Today, Kelly and Jodie will come for PT and wound care. We love how they love him. I will stop by to see if I can get him to eat, or at least to consume another Ensure. He’s not very good with the fluid consumption, when getting up to pee is like a hero’s journey, so I’ve been tricking him with a big bowl of watermelon in the late afternoon. Then I go back in the evening to ‘tuck them in’. I fix Dad something to eat, if he’ll have it, and give him his evening pills (pretty much a repeat of the morning meds). If he’s up to it, we’ll do another trip to the bathroom before I go home and go to bed, after checking that all doors are closed and locked.
A couple of days ago, while waiting for Hurricane Dorian to arrive (gratefully, he took a detour and stayed to the east of us), my phone rang at 3:30am. I picked up the call and said: “Hold on, Dad. I’m coming!”
I know it is Dad when the display reads: Mom’s Cell. I had my brother surround the house in Alexa dots, and he programmed them to dial my number if Dad asked her to call me. I have one next to his chair and now I have one in the bathroom, too. When I arrived, two minutes later – groggy, but being sure to grab my keys this time, instead of my pendulum as I dashed out the door, he was on the floor in the living room.
Mom is hearing impaired, and could not hear him call. Without panic, I went to the IndeeLift we keep plugged in nearby, and I rolled it over to him, so he could hand walk himself back onto the platform. Then, he slowly rose from the ground as I pressed the arrow UP. With the use of his walker, we finished what he started… an early morning trip to the potty. Mom woke up and by the time we had Dad settled back into his recliner, we were all pretty much awake, but grateful that this was a pretty low drama moment. No blood. No mess. Just a whole lot of body betrayal to battle and overcome.
Dad apologizes when he has to call, and I remind him that this is exactly why I have chosen not to go back to work. It is his job to call me when he is in need, and it is my job to respond to the best of my ability. This is by far, the most important and rewarding work I’ve done. I can remember the sense of urgency and the heaviness I felt while supporting the head of HR who was responsible for the CEO succession plan for a Fortune 500 company. There were many days that I cried for the stress of it all. Did I leave anything on the copy machine that may give away the idea that a 65 year old man in waning health might actually retire some day – and cause the corporate stock to plummet? How silly that seems to me now. Who fucking cares? I will never understand how corporations have become more important than people.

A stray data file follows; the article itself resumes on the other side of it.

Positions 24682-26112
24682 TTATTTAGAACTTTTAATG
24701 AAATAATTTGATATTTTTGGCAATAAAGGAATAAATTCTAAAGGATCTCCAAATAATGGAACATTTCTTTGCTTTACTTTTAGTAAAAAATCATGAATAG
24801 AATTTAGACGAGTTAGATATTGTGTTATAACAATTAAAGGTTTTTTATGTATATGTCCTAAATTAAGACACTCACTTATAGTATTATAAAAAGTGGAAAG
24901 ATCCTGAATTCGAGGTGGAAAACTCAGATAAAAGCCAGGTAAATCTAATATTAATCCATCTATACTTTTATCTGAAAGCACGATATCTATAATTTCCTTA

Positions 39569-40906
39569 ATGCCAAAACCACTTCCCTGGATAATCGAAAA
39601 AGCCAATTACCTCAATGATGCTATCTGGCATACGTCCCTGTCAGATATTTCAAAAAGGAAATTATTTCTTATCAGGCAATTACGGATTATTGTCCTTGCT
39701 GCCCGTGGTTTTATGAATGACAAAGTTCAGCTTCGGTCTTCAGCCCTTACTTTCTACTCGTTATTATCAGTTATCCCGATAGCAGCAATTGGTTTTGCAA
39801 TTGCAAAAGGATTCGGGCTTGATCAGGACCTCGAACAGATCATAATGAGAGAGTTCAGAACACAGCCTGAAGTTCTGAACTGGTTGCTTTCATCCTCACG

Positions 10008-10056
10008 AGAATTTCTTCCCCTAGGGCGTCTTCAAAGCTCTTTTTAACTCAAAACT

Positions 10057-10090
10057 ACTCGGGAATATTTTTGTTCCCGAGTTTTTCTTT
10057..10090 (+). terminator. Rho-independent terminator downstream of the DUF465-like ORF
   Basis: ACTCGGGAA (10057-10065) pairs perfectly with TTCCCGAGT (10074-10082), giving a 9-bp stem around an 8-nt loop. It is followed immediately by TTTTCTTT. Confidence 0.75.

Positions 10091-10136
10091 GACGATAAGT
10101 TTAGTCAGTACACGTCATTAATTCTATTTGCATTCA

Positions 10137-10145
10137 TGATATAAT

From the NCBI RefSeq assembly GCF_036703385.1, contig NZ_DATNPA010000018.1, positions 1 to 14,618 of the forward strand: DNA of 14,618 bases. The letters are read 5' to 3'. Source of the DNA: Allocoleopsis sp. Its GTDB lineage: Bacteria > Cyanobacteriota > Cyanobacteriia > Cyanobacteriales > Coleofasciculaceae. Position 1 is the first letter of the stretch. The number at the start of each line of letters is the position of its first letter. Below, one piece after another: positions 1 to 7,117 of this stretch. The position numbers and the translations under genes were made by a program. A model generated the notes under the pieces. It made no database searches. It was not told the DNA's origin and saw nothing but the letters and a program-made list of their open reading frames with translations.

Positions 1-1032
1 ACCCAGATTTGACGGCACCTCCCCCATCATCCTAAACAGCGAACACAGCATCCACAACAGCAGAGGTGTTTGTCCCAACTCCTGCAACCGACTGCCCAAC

I have shed my concern for the shareholder, and give everything now to my most beloved careholders… the people who raised me. Both social workers for their entire careers, they taught me the importance of community care and respecting the dignity of all beings. They deserve to receive the care they offered to others, and I’ll be sure they get it.
Now, you’ll have to excuse me. It’s bath time! “Hold on, Dad. I’m coming!”
It was 45 years ago that my favorite tomboy entered my life. She brought with her a lifetime of creativity, play, laughter, joy, and sharing. She has shared many vacations with me, of course many memories, and significant to this tale, she has shared with me… her beloved family.
On Thursday, my life-long friend and I hopped on a plane to Huntsville, Alabama. I don’t believe either of us, while envisioning which path to take on our annual art-cation adventures, would have chosen this particular place as a destination (two progressive feminists went to Alabama…), but after this past weekend, I can assure you that it will be a part of future road trips.
Nearly a decade ago, my buddy introduced me to her cousin through facebook. Their mothers are sisters, but they did not grow up together, so it was a family reunion that brought them together as adults. And through connecting online about family heritage and sharing memories, they found like-minds in one another. Further, my friend could see in her cousin… a bit of me.
It’s funny how we are able to connect through writing and sharing on social media to find something much deeper than words and photos. Somehow, if we are really lucky, we manage to find communion. Not one person I met over the past four days felt like a stranger to me.
The reason for our journey north was one of pilgrimage. We arrived with open hearts and serving hands to honor the memory of a soul who departed around this time last year. Once again, he was a man that neither of us had the pleasure to have met in person, but through this sharing medium and from the heart of this lady that we love, he became legend.
Our kindred spirits were partially connected through common ground… A spiritual path, a world view, a love of ancient history and myth, and for the Emerald Isle, where we had both previously traveled. Connected by the web of life and the world-wide-web, we shared photos and our stories. Then one day, the story took a dark turn. Her husband suffered a life altering spinal injury in a car accident, and the lives of many would be dramatically affected through an epic journey of survival for the next seven years.